Five Reasons Why Judge Kaplan’s Decision in Chevron’s RICO Case Is Fatally Flawed And Will Be Reversed


Five Reasons Why Judge Kaplan’s Decision in Chevron’s
RICO Case Is Fatally Flawed And Will Be Reversed

March 2014

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Judge Lewis A. Kaplan’s decision in favor of Chevron is deeply flawed both legally and factually and resulted from a bench trial overseen by a judge who repeatedly demonstrated his animus toward the Ecuadorian villagers and their counsel.  From our perspective, Judge Kaplan’s decision has no credibility – it is void for lack of jurisdiction and ruthlessly distorts the truth.  In an unprecedented display of judicial overreach, Judge Kaplan tried to use his Manhattan courtroom to reverse a unanimous decision from Ecuador’s Supreme Court involving questions of Ecuadorian law. Judge Kaplan’s decision is also in open defiance of a prior decision in the very same case from the Second Circuit Court of Appeals, which barred him from ruling as he did on the validity of a foreign country’s judgment.

During the seven-week RICO trial, Judge Kaplan made a mockery of the rule of law.  He refused to seat a jury and then let Chevron’s army of lawyers use the jury room as a private office.  He then repeatedly denied the defendants the opportunity to present the voluminous and unassailable scientific evidence that proves the Ecuador judgment is valid.  He also refused evidence that Chevron repeatedly attempted to corrupt and sabotage the proceedings in Ecuador because it knew it was losing on the merits.  We seriously doubt Judge Kaplan wrote all of his 500-page decision after the close of evidence; he appears to have constructed it over the course of several months, cribbing most of the material from Chevron’s own briefs and exhibits while almost completely ignoring our own. Tellingly, Judge Kaplan refused to even read the official record from the Ecuador trial that was relied on by the Ecuadorian courts to find Chevron liable.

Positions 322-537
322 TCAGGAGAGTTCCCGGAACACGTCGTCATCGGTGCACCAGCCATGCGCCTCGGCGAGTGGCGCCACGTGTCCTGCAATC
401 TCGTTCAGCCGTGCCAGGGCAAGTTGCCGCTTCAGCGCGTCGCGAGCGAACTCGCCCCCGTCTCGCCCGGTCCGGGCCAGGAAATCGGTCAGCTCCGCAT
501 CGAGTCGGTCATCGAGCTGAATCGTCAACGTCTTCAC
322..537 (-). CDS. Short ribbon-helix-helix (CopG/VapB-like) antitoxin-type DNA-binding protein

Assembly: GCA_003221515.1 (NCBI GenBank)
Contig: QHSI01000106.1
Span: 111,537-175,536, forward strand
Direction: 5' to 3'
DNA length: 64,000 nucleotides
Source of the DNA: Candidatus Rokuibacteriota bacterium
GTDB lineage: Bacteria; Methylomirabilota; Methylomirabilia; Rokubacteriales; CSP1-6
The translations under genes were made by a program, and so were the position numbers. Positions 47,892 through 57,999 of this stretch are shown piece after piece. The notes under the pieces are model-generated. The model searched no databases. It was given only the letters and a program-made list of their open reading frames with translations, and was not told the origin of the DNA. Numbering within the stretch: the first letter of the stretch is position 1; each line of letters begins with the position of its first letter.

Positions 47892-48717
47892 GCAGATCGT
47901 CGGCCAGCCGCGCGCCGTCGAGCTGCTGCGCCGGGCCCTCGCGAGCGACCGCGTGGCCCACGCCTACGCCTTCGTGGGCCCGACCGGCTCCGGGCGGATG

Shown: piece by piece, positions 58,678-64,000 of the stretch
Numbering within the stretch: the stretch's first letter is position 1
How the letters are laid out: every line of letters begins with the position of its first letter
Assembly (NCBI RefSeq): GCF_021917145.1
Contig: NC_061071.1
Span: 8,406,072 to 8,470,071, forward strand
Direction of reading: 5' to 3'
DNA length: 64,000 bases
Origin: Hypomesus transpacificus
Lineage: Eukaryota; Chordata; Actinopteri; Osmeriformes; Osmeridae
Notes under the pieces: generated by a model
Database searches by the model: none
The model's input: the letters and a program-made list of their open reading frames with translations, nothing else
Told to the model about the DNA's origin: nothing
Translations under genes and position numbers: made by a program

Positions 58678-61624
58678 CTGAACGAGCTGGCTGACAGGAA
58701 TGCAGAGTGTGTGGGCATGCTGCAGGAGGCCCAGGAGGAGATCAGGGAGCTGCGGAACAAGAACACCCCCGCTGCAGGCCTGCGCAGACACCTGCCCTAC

Here are five reasons why Judge Kaplan’s decision is fatally flawed, unlikely to survive appeal, and unlikely to have a wider impact on enforcement actions in other jurisdictions:

1. Judge Kaplan’s implacable bias against Mr. Donziger and the Ecuadorians undermines his credibility and negates the validity of his ruling

On the eve of Chevron’s RICO trial, it became clear the oil company was too scared to put its case before a jury of impartial fact finders. Chevron dropped billions of dollars in damages claims to ensure that only Judge Kaplan would decide the case alone.  Why?  Here is just one example of how Judge Kaplan viewed the dispute, in his own words:

The imagination of American lawyers is just without parallel in the world. . . . [W]e used to do a lot of other things. Now we cure people and we kill them with interrogatories. It’s a sad pass. But that’s where we are. And Mr. Donziger is trying to become the next big thing in fixing the balance of payments deficit. I got it from the beginning. . . .
 
The object of the whole game, according to Donziger, is to make this so uncomfortable and so unpleasant for Chevron that they’ll write a check and be done with it . . . . [T]he name of the game is . . . to persuade Chevron to come up with some money.

This was not a one-off comment: Judge Kaplan repeatedly made inappropriate comments about the villagers who sued Chevron (for example, referring to them as “so-called” plaintiffs), their case (for example, stating that it was not “bona fide” litigation), and their U.S. lawyer Mr. Donziger (for example, calling him a “field general” rather than a lawyer).

Incredibly, when Chevron filed its RICO case in February 2011 – after Judge Kaplan made these inappropriate comments – Judge Kaplan, instead of recusing himself, assigned the case to his own court rather than let it be randomly assigned to an impartial judge as is the custom in the federal judiciary.  (Recently, the same appellate court that will review Judge Kaplan’s decision reassigned the matter involving the historic verdict in the famous “stop-and-frisk” case relating to the New York City Police Department because a trial judge did the same thing.)

Given this history, it is understandable why Chevron was desperate to have Judge Kaplan decide the case alone.  Sure enough, Judge Kaplan stuck to Chevron’s script throughout the RICO trial, excluding essentially all evidence that contradicted Chevron’s narrative.  Judge Kaplan refused to any evidence related to Chevron’s contamination of the Amazon rainforest, and he struck the bulk of Mr. Donziger’s testimony, which is available in full here.  While Chevron has certainly enjoyed its ride on Judge Kaplan’s bandwagon, that ride is nearly over.  Chevron now will have to justify this offensive proceeding to the Second Circuit Court of Appeals.

2. Especially after Chevron dropped its damages claims to avoid a jury, Kaplan had no legal authority to issue his decision

While Judge Kaplan distorted most of the facts in the case to fit his preconceived notions, the main reason that we believe the decision will be reversed on appeal is because it openly flouts core legal precedent and principles that bar Judge Kaplan from doing what he did.